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March 15, 2001 | HENRY CHU and MARK MAGNIER, TIMES STAFF WRITERS
In advance of its first direct contact with President Bush, the Chinese government Wednesday reiterated in sharp language its warning to the U.S. not to pursue plans for a national missile defense shield. Sha Zukang, China's top arms control negotiator, said such plans would touch off an arms race and upset the delicate global strategic balance that took years to achieve. "The development of NMD is tantamount to drinking poison to quench thirst," Sha told reporters.
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NEWS
March 6, 2001 | From Times Wire Reports
Tests of a proposed multibillion-dollar U.S. missile shield are too simplistic to make decisions about moving from research to deployment, the Pentagon's testing and evaluation office said. The test program is "not aggressive enough to match the pace of acquisition to support deployment, and the test content does not yet address important operational questions," Philip Coyle, the former director, wrote before resigning in January. President Bush wants to field a shield as soon as possible.
NEWS
March 3, 2001 | PAUL RICHTER, TIMES STAFF WRITER
A satellite surveillance system that is a key element of a national missile shield probably won't meet its deployment schedule or cost targets and may have flaws that won't be apparent until its satellites are in orbit, according to a government research agency. The General Accounting Office said in a report issued this week that the Space-Based Infrared System Low is "at high risk of not delivering the system on time, at cost, or with expected performance."
NEWS
February 25, 2001 | ROBIN WRIGHT and ROBYN DIXON, TIMES STAFF WRITERS
Secretary of State Colin L. Powell and Russian Foreign Minister Igor S. Ivanov met here Saturday to try to close the growing chasm between the two former Cold War superpowers on issues ranging from the controversial U.S. national missile defense scheme to sanctions on Iraq. Powell described the first encounter between the Bush administration and the year-old government of President Vladimir V. Putin--held less than a week after the FBI uncovered a senior U.S.
NEWS
February 17, 2001 | ROBYN DIXON, TIMES STAFF WRITER
Russia test-launched two ballistic missiles Friday, sending a sharp warning to the Bush administration even as Moscow and Washington are warily feeling out their new relationship. The tests came amid bitter Russian opposition to U.S. plans for a national missile defense system and toughening rhetoric from both nations' top military and security officials.
NEWS
February 14, 2001 | JAMES GERSTENZANG, TIMES STAFF WRITER
President Bush on Tuesday said he would ask Congress to spend an additional $2.6 billion to develop high-tech weapons for the nation's arsenal and called for cooperation among NATO allies to confront terrorism and weapons of mass destruction. In the post-Cold War era, Bush explained, the allied nations' adversaries have grown less predictable and more diverse. So new weaponry must be developed to counter the long-term dangers posed by terrorism and by nuclear, biological and chemical weapons.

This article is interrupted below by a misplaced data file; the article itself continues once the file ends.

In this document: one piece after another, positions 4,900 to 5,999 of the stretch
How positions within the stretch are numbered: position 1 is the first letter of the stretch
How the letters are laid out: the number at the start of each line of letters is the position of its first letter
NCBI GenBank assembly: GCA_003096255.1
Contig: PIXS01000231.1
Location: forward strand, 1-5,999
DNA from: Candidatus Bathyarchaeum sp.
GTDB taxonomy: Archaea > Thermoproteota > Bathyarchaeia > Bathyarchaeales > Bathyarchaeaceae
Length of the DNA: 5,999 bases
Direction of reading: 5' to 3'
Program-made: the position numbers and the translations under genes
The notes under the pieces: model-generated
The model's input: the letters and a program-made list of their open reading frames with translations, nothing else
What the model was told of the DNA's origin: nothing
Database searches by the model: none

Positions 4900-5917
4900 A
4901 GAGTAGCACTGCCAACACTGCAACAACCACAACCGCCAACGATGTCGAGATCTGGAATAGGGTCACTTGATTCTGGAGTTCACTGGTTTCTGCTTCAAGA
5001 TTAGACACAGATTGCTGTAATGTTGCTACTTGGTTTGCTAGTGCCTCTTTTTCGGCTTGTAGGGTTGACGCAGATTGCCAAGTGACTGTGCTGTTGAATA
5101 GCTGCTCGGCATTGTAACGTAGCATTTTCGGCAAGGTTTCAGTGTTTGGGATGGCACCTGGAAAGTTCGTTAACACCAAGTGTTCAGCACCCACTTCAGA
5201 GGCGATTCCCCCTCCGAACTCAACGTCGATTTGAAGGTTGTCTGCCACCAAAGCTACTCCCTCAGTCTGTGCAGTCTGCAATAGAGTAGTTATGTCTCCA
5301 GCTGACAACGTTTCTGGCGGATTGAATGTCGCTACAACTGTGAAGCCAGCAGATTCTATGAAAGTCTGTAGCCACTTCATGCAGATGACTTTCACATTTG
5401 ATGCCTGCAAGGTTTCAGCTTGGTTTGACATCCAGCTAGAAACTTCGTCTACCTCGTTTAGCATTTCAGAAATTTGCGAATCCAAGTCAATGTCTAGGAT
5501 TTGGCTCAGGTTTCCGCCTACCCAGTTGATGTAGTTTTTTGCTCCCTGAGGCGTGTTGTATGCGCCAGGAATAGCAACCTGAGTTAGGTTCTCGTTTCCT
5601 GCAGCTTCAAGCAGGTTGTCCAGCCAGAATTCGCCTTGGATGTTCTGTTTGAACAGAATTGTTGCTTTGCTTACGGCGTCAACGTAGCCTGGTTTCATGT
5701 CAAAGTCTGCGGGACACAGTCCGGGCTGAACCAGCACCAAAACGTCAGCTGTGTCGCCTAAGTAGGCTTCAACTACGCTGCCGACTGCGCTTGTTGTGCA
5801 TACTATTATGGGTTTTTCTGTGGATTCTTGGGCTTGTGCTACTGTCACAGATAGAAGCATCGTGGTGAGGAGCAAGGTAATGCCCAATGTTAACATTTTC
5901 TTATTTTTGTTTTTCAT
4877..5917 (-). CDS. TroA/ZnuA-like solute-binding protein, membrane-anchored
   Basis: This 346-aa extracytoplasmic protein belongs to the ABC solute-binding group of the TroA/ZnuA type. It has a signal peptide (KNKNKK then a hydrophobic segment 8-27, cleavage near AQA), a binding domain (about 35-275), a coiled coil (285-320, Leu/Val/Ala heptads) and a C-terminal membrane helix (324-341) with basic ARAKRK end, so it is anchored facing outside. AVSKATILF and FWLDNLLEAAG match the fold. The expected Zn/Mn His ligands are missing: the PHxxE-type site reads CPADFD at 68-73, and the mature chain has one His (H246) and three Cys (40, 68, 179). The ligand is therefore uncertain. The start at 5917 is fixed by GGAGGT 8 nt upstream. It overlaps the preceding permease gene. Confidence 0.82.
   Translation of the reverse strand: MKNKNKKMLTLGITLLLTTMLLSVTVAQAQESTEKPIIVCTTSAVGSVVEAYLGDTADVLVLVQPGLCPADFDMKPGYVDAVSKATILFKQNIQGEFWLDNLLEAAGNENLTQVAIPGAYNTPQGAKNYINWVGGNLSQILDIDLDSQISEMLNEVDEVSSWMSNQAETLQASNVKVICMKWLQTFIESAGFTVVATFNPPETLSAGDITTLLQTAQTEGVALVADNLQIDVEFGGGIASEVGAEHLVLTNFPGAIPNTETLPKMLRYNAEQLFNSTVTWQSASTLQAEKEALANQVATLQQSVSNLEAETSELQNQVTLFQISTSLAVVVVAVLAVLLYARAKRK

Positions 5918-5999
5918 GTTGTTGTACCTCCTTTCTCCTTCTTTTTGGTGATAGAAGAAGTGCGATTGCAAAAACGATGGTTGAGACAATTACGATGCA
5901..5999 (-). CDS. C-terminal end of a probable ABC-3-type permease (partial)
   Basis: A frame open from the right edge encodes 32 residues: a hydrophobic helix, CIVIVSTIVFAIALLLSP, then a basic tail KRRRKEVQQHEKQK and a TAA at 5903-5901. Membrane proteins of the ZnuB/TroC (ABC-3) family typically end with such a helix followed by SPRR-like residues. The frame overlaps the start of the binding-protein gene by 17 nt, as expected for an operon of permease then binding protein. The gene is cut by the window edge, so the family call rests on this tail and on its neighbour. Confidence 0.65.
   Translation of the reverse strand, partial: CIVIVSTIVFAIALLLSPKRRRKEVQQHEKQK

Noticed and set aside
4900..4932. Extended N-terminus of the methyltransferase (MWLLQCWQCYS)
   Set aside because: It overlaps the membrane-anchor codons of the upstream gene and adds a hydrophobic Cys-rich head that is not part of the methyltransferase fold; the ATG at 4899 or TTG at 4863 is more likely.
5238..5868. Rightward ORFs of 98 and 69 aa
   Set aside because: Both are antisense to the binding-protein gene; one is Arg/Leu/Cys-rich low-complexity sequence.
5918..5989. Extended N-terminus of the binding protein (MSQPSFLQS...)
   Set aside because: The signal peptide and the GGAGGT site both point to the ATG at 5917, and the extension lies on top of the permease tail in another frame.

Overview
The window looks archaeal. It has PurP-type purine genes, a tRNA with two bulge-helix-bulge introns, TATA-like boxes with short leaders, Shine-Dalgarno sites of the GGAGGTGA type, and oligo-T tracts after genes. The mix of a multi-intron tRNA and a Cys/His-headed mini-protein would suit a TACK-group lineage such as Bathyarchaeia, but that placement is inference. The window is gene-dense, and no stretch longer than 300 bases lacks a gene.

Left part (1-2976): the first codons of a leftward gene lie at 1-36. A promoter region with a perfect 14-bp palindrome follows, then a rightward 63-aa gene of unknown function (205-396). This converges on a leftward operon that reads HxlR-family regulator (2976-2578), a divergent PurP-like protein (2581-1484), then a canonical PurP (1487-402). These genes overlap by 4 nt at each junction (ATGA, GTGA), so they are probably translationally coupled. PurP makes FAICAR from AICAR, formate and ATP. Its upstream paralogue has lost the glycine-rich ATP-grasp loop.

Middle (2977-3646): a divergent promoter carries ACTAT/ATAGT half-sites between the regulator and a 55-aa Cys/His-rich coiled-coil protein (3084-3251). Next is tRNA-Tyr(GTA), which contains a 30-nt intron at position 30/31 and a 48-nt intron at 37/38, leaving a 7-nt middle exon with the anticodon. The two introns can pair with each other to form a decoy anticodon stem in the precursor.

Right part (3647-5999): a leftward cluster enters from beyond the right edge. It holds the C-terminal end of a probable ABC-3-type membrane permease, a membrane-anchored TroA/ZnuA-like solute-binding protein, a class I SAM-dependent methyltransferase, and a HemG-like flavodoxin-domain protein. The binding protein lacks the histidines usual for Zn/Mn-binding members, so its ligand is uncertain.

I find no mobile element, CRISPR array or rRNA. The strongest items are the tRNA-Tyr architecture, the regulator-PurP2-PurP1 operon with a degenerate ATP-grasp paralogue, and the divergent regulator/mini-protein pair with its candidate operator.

NEWS
February 7, 2001 | From the Washington Post
Defense Secretary Donald H. Rumsfeld told the top brass of the U.S. military Tuesday that President Bush has decided to stick with the Clinton administration's planned Pentagon budget of $310 billion for the next fiscal year, military officials said.
NEWS
February 7, 2001 | From Times Wire Reports
Russian Defense Minister Igor D. Sergeyev dismissed a proposed U.S. national missile defense as ineffective, saying that it could easily be defeated by the Soviet technologies developed in the 1980s to oppose President Reagan's "Star Wars" plan. "We had three mighty programs to asymmetrically counteract U.S. national missile defenses during Reagan's 'Star Wars,' " Sergeyev was quoted as saying by the Interfax news agency.
NEWS
February 5, 2001 | PAUL RICHTER, TIMES STAFF WRITER
As the Bush administration confronts world leaders over its controversial plan to build a national missile defense shield, it faces an equally daunting challenge at home: selling its blueprint to its own Republican allies. Although GOP leaders almost without exception firmly support the goal of missile defense, they are deeply split concerning the means. Some Republican lawmakers believe President Bush should build on the ground-based system that the Clinton administration began to develop.
NEWS
February 4, 2001 | CAROL J. WILLIAMS, TIMES STAFF WRITER
On the Bush administration's maiden voyage into the choppy waters of transatlantic relations, Defense Secretary Donald H. Rumsfeld put European allies on notice Saturday that the Pentagon will press ahead with a national missile defense despite their objections. Rumsfeld and a chorus of U.S.
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